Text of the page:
Disney briefly flirted with the idea of Re-Releasing Beauty and the Beast in 2010 as a 3D movie, but scrapped it. 2011, Lion King ended up getting the re-release to theaters and made well over $150 million. Disney is now planning to do the same type of re-releases with The Little Mermaid, Beauty and the Beast, Finding Nemo, and Monster's Inc.
The Woobie: Simba, Mufasa, Nala, Sarabi, Zazu, and the Hyenas are all Woobies for various reasons.
In the Spanish release of the film. In the scene where Banzai is kicked in the ribcage by Shenzi before he mentions Mufasa again. In the original English dub he says "¿Qué pasa?", a Spanish line that means "What's up?". In the Spanish dub the line was dubbed as "¿Con mostaza?" which means "With mustard?". This was likely done because of phonetic similarities, but since this comes right after Scar jokes about the hyenas eating Zazu, it fits the scene perfectly. Likewise in the German dub he says "Mit Wasser?"note "With water?" which sounds pretty similar to "Qué pasa". In the Polish version, Banzai says "Kiełbasa" note Sausage, which is pronounced "Kieubasa" and sound phonetically similar to the original.
In the original English version, when Rafiki first starts bothering Simba, Simba simply calls him a "creepy little monkey." In the German dub, his line is Was soll denn das Affentheater? Idiomatically this translates as "What's with the crazy antics?", but Affentheater, which means "farce" or "craziness," translates as "monkey theater." In essence, not only is he saying Rafiki's crazy, but it's a clever pun on his species. (A similar English pun could've been, "Will you quit with the monkey business?")
In the Mexican Spanish dub, during the final duel between Simba and Scar, Simba's voice became more deeper and creepier, compared how his voice sounds in the original English version, when he speaks loudier than usual, and how he normally sounds before that battle in that dub, probably to emphatize he's going to kill Scar for good this time.
In the Japanese dub of the same scene, Simba uses kisama on Scar for the same effect, while his voice tone goes between the English version (louder) and the Mexican one (deeper). Oddly enough, Scar doesn't use kisama on Simba, despise being the main villain and the one who wants to see Simba dead more than anyone.
Also, in the Japanese dub, Scar speaks with a thick French accent in his voice, not to mention he uses sometimes adieu rather than sayonara, possibly to simulate Scar's British accent.
Guide Dang It: Raise your hands if you knew immediately that you're supposed to wear Scar out and then throw him off Pride Rock in the final battle. Or knew that you're supposed to jump on a fruit, then bounce off and hit the gorilla in Hakuna Matata. Or even the monkey puzzle in Can't Wait To Be King.
Porting Disaster: As above, the Europe-exclusive NES port was a port of the Game Boy version. Despite limited colour, it had sluggish and delayed controls. Physics and jumping precision were also non existent in this version. To make things worse, the box cover says ten levels. The game itself only has six, meaning the Adult Simba levels were either glitchy or they didn't bother to program it in.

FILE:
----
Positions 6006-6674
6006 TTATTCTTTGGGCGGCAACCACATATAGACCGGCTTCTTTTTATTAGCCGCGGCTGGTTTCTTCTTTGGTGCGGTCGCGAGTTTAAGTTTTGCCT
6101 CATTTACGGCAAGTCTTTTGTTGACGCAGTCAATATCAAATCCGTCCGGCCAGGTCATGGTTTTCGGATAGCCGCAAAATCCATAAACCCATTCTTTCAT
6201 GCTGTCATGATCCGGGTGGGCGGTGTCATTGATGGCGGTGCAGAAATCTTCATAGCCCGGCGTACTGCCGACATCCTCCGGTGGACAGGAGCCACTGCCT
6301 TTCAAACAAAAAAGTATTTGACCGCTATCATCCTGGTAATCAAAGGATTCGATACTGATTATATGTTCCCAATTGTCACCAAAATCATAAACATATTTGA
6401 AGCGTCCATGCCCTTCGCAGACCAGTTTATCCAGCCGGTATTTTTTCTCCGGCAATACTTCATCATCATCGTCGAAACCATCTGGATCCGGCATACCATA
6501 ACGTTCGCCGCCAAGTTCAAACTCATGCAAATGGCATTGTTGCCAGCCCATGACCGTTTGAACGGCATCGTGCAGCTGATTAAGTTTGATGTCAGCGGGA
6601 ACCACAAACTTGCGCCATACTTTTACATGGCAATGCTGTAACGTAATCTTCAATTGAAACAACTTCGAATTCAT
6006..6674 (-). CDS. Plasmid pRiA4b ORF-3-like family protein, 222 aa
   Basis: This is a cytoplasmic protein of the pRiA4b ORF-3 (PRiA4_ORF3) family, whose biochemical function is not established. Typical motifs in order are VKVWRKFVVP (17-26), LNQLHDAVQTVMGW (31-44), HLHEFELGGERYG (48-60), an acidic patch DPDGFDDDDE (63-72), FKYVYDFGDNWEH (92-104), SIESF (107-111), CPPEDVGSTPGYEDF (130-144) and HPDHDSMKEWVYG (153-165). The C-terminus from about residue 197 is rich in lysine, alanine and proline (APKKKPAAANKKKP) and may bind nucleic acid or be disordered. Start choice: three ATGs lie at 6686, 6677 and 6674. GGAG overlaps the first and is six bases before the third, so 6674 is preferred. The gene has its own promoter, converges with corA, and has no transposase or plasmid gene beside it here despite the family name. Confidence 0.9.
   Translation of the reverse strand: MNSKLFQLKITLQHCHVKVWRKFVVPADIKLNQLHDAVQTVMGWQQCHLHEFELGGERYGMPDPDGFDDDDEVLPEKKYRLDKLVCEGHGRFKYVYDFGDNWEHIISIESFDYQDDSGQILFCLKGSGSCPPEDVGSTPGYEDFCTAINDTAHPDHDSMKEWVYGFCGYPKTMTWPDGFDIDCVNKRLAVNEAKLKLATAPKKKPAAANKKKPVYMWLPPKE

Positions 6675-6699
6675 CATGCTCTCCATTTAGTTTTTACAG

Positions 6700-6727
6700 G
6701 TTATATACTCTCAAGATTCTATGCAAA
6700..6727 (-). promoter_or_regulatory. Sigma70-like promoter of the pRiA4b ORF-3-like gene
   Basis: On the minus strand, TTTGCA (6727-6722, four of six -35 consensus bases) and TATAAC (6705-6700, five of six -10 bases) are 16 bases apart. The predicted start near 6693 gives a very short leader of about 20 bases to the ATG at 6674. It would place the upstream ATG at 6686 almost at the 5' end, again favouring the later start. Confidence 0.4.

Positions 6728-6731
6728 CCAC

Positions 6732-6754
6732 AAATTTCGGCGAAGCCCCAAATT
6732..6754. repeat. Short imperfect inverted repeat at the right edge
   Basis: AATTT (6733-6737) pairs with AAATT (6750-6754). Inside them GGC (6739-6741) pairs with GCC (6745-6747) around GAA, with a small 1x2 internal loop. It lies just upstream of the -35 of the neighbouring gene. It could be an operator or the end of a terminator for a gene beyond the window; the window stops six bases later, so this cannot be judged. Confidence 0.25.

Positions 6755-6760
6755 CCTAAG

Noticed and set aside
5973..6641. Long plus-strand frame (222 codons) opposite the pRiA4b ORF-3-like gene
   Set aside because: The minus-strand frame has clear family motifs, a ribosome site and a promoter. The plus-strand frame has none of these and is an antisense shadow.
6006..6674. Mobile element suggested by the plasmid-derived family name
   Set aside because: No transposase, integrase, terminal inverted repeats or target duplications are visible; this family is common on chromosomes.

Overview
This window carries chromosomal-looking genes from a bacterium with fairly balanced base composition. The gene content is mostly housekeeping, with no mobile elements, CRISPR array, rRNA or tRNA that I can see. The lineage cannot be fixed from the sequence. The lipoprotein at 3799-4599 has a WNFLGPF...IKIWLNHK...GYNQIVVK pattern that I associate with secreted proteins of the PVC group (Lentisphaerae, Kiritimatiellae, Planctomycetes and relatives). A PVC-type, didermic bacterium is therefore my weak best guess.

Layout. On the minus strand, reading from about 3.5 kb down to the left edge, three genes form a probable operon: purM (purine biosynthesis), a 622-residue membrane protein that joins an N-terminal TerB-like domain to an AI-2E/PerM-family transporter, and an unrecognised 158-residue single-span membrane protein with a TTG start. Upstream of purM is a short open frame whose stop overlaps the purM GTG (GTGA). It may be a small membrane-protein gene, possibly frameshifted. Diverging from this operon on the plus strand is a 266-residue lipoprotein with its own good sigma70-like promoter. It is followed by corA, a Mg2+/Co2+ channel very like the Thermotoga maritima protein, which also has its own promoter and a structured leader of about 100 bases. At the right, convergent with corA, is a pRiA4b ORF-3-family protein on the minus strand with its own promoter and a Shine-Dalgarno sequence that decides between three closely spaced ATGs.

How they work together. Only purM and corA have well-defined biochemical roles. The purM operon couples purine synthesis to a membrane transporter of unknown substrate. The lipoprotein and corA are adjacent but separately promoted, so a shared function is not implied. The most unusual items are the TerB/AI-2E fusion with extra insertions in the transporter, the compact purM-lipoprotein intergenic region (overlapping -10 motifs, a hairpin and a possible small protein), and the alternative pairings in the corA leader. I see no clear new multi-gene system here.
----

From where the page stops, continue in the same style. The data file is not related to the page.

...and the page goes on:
To a lesser extent, the Genesis version had inferior BGM (it had all the chanting vocals removed, and the music sounded more synthetic). While the latter is unavoidable due to Sega's choices in designing the Genesis' audio subsystem, the former was uncalled for as the Genesis does have the ability to playback vocals in BGM (as evident in several levels in Sonic 3 & Knuckles), either by shifting the percussion duty to the OPN2 and using the PSG for vocals, or by changing Channel 6 of the OPN2 to PCM mode.
That One Level: The console game features a waterfall in the 'Hakuna Matata' level that is a real pain in the butt to climb. There's also the very annoying puzzles with the monkeys in level 2 and the tricky ostrich rides between them.
While many think the Adult Simba levels are somewhat easier than the cub levels, pretty much everyone agrees that "Be Prepared" is an exercise in frustration. The level is full of Goddamned Bats…including hyenas, cheetahs and literal bats. On top of that, there are lava geysers shooting from the floor, lava dripping from the ceiling and at one point, an entire river of lava that you have to traverse on a tiny floating rock. Good luck not getting knocked off.
Complete Monster: Scar commits the same crimes that his movie counterpart did and even goes beyond that. During the musical, Scar became more and more paranoid as time went by and he also felt that he was being tormented by his older brother even in death. Unwilling to admit that he was terrible at governing the Pride Lands, he instead condemns all his subjects to death so that he wouldn't have to accept that maybe he wasn't as good at being a king that he thought he would be. He also attempted to force himself onto Nala (a scene cut from the film), which becomes even more disturbing in hindsight considering that he tried to have her killed along with his nephew when they were children. The musical version of Scar is nothing more than an egotistical, treacherous, and murderous feline.
Harsher in Hindsight: Endless Night becomes even more heartbreaking after you learn that the actor who originated Adult!Simba on Broadway committed suicide due to a poor relationship with his father.